Tag Archives: learning and teaching

Everyday learning – a shout out to colleagues who inspire me to think

My dad’s a big fan of saying, ‘Well, you learn something new every day’. I never paid much attention to it, but I think that dad is right about it and that this is a message that has soaked into my pores over my lifetime. Today I did some learning and I did some thinking. It’s not always comfortable and it’s not always easy, but it got me musing on the nature of learning and on the colleagues who inspire me to learn more. 

It began with an email from Amanda – I’m mentioning her by name, because all day I’ve been thinking about how much I love working with her – and today I sent her an email to tell her this. I really like the way Amanda looks at the world and at her practice as a teacher educator and academic. She wants to know more about learning and teaching and this is never in simplistic and easy ways. Today she’d sent out some feedback from our GDE (Sec) students from last year – there was lots in this feedback to learn from, with students commenting about what they found positive in their experiences of our courses and what they would have liked to have seen improved, or areas that could have been approached differently. Amanda and I exchanged some emails about the feedback and I was telling her that I was excited about the opportunity the feedback presented to learn something new about my practice. Despite my excitement, there is always a moment of trepidation, something I shared with her in my email today:  

I think there’s always a moment where I think ‘oh god, please don’t let it be horrendous’ but that’s because so much of our professional work as teachers is linked to our personal views of ourselves and our emotions as well – but in a supportive environment these kinds of things can be seen as ways of opening up discussions for learning. I looked at the feedback and thought ‘right, what can I do in my teaching to address these comments? what’s the gap between what I was aiming to do and what might not have worked with the students?” – and I had a couple of lessons with them last year where I wasn’t happy with the way things went so I went in and talked about that the following week – to try and model that idea that we learn through reflection and critiquing what we do. This has been really hard for me to get to as a teacher though – I was always so hung up on being a ‘good’ teacher (I’ve always been ‘good’ at things – what if I’m suddenly not?! shock horror) that I was scared to look at what might not be good – worried that if I opened pandora’s box, who knew what I might find out? That’s so limiting though and so at both uni and school I’ve had to challenge myself as a teacher (and a person!) to make myself vulnerable to learning (and I choose those words deliberately as at the beginning it was a lot more about being vulnerable to learning, rather than open to learning).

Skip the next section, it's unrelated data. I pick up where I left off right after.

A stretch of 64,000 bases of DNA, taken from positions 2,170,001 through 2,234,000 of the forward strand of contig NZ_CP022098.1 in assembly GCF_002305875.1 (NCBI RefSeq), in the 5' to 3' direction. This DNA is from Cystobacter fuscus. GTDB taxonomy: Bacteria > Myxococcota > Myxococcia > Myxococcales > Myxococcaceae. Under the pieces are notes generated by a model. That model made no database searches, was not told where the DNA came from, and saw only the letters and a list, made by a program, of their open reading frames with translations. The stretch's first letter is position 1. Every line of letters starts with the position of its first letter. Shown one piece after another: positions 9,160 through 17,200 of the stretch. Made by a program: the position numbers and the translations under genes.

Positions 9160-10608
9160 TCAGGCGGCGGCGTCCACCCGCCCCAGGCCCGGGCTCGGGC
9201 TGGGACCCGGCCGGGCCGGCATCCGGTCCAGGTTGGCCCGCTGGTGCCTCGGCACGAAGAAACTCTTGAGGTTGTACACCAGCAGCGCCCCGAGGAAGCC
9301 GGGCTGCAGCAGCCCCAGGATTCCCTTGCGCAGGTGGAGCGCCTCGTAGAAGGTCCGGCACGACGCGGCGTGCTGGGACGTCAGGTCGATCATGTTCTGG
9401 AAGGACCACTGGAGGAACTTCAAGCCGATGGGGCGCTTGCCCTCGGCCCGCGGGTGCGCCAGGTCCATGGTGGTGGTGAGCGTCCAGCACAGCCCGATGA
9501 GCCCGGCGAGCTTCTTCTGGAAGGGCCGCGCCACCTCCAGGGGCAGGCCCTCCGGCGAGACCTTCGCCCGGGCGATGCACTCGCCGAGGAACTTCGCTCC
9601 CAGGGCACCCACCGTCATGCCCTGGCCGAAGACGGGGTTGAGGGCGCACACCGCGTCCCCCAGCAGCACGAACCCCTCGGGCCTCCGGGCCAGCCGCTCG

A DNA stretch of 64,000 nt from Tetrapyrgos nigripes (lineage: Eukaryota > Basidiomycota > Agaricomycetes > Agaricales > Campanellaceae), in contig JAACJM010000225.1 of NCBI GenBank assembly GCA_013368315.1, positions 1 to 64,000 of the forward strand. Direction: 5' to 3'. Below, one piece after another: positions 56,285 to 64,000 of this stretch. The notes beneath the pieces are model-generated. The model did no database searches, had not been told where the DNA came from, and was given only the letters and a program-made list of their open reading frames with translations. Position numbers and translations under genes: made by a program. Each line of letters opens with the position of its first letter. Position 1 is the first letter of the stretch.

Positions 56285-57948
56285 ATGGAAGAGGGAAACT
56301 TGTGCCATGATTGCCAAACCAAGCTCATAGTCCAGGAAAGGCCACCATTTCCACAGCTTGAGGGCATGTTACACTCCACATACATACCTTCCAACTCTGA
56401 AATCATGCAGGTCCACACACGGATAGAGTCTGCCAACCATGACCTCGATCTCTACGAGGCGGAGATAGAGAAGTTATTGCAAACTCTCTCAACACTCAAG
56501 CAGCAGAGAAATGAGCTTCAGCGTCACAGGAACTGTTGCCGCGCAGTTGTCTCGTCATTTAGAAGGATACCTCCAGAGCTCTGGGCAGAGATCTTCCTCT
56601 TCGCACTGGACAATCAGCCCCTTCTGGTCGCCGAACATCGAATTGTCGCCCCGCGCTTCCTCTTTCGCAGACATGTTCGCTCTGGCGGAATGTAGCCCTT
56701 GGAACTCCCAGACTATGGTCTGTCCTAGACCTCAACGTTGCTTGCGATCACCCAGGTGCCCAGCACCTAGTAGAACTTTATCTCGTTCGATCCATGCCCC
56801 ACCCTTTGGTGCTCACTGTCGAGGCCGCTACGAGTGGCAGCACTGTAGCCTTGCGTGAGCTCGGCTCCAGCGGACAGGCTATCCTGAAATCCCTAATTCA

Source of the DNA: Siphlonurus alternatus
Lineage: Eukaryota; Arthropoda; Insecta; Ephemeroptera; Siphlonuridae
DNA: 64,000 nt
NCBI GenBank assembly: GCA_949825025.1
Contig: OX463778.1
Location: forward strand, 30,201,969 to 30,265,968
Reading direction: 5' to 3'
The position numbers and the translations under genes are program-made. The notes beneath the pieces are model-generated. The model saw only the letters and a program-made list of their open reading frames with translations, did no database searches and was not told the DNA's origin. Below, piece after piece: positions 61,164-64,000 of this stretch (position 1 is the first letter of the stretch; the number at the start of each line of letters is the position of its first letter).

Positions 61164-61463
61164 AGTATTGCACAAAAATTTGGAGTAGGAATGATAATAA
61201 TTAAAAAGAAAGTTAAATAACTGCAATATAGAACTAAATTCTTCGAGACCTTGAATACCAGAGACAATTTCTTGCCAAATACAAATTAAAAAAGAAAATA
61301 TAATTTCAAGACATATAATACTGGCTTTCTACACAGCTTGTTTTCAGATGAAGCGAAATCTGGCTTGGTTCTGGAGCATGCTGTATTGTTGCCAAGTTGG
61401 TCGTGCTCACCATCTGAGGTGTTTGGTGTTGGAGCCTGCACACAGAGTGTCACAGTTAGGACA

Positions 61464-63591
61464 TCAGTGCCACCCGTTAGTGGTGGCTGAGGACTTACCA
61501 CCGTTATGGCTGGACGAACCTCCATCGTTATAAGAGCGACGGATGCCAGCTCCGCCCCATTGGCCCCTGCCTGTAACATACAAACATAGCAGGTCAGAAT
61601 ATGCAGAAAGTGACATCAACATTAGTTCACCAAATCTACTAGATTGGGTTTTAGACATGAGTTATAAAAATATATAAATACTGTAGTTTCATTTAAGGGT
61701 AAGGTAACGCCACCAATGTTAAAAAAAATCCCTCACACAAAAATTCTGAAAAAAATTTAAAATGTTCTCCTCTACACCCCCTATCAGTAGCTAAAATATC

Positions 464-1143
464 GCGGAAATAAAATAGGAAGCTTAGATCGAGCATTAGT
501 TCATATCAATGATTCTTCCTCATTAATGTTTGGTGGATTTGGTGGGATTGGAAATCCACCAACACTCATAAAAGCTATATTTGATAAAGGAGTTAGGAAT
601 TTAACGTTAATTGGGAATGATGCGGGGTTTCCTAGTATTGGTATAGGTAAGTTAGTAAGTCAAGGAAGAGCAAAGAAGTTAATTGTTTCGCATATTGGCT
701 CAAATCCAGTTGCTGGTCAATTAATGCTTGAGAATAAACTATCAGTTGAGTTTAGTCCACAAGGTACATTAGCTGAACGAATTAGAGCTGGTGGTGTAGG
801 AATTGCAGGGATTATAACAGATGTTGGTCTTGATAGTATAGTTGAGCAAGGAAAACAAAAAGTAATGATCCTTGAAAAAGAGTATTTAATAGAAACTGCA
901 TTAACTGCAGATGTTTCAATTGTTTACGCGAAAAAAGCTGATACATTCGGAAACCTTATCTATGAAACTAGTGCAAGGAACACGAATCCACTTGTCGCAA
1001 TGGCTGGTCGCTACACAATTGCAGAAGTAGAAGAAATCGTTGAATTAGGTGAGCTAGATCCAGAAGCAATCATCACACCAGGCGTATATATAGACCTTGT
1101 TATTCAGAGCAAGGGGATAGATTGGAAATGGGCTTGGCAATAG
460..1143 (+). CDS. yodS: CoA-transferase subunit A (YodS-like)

Another colleague, Robyn, introduced me to a quote that reverberates in my brain constantly. It’s from Schute, and I must dig out the actual reference details, but it says ‘One needs to stand in one’s vulnerability in order for it to become a strength’. I LOVE this concept. As a teacher and a teacher educator, it represents everything that is possible, challenging and worthwhile doing in our work. Learning involves risk, it involves being courageous enough to say that there are ways we can do things better, that we all still have so much to learn. 

Today I send a shout out to three of my colleagues, three people who inspire me to learn more about who I am as a teacher  – Amanda, Robyn and Maryann. I feel lucky to work with teacher educators who question the ways things are done, who seek to find ways to do things differently, who challenge me, question me, make me think and inspire me to keep learning. In working with them, I become a triptych learner – vulnerable, engaged and eager all at once.

So, who inspires you to learn and think more? 



Have you flipped yet?


Well we are heading into the silly season when calendars become jam packed, people start to crowd into shops stockpiling like the zombie apocalypse is about to hit and I start to look a bit like I’m crawling rather than running towards the finish line of December -so asking if you’ve flipped yet might seem like a reasonable question. What I’m talking about though is your classroom – have you flipped it yet?
Despite the fact that the end of the year is drawing closer, at this time of year I always start to think about next year- what will I do to make my classroom a better learning environment for my students? What is it that I want to experiment with – what things have caught my eye over the course of 2012? Yesterday I decided that classroom karaoke will go on my ‘to do’ list for 2013. Today I’m thinking about flipping my classroom and about using paperslide projects as a learning activity in my tutorials and in the classes I’ll be teaching at school next year as well. If you haven’t come across Dr. Lodge McCammon  yet check out this brief introduction:

Maryann and I were talking about ways we might play around with the ‘traditional’ lecture format in one of our classes and use the lecture time for more seminar based work – flipping our classroom might be a good thing to experiment with in order for this to happen. I’m also interested in experimenting with the paperslide projects for differentiation in the tutorials and my school classes to see if adolescents and adults respond differently to this kind of task. You can find out more about flipping and about the paperslide projects by visiting the FIZZ website:



I’m planning, plotting and getting ready to flip – what about you?